He said the county has set a bad precedent by borrowing money to pay for operating expenses. The credit rating entity Moody’s Investors Service has projected a negative credit rating outlook for the county due to outstanding debt and a reliance on borrowing.
Legislator Rob Trotta (R-Fort Salonga) said the budget is deeply flawed, but he does not believe either of Lindsay’s proposals would help fix the problem.
“This is pennies compared to the problems we have,” Trotta said in a phone interview. “It’s showboating.” The District 12 representative is most concerned with the county’s contract with the Suffolk County Police Department, which he said costs Suffolk $135,000 per day.
“We’re in these binding arbitrations that we have no ability to pay,” he said.
Trotta’s primary concern is contractual pension and pay increases for county police officers. The county and the Police Benevolent Association agreed on the current contract in 2011, which runs through 2018. Trotta, a former SCPD detective, estimated for every 200 cops that retire, it could cost the county more than $60 million.
“We need to generate businesses and growth, but we can’t afford to,” he said.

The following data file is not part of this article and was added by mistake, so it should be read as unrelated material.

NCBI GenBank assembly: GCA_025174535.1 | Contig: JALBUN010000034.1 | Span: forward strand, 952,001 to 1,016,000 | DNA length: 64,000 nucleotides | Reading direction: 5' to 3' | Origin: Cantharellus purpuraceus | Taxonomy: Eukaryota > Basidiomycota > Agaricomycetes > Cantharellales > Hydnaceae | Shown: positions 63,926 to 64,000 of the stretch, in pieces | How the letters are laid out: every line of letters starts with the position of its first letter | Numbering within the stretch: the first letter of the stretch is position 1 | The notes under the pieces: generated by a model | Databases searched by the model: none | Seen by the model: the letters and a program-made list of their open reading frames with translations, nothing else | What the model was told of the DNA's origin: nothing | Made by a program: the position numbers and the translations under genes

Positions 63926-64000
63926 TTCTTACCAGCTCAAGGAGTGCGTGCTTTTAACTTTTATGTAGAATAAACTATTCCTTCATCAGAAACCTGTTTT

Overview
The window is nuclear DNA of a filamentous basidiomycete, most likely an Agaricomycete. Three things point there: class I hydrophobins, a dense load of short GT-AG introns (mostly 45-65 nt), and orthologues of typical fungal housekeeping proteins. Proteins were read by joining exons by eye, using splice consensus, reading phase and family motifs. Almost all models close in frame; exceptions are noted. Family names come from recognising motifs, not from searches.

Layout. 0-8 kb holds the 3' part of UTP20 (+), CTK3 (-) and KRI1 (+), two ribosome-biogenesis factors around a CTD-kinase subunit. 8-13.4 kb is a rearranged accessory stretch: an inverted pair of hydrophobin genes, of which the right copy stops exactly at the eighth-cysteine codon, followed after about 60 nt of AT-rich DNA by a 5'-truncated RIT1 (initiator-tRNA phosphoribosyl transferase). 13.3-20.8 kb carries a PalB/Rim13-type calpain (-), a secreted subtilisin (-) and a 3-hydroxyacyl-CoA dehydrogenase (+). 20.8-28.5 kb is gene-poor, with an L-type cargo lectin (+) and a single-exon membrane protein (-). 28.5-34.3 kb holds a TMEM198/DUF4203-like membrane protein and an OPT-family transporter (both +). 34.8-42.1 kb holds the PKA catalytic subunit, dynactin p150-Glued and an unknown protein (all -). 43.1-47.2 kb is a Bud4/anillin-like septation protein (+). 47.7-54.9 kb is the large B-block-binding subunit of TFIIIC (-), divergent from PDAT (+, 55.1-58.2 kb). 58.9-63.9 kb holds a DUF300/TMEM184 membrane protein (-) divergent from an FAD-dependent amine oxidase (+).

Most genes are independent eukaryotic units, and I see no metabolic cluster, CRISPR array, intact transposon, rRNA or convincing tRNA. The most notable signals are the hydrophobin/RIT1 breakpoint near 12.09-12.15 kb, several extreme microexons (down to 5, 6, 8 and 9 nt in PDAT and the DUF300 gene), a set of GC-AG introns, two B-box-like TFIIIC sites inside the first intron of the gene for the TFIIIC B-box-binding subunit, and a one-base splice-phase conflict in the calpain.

Trotta said a five-year salary freeze for legislators is equivalent to a grain of sand on the beach, but he would support a salary freeze of all government employees. As for a reduction in members, he said he doesn’t think that goes far enough either.
“It should be six or seven members,” he said. However, Trotta warned fewer representatives could put grassroots campaigns at a disadvantage with more ground to cover in a single district. Ultimately he called the idea a double-edged sword.
Lindsay’s proposal acknowledged this concern, stating districts would still be small enough to “allow underfunded candidates to compete effectively in legislative races and permit winning candidates to provide excellent services to their constituents.”
Legislator Sarah Anker (D-Mount Sinai) said she supports the five-year freeze. She froze her own salary in 2011.
“We need to show we can be an example, that we’re cutting back during fiscally challenging times,” she said in a phone interview.
But Anker doesn’t back a smaller Legislature. “If you have less representation, that’s not in the best benefit for the public.”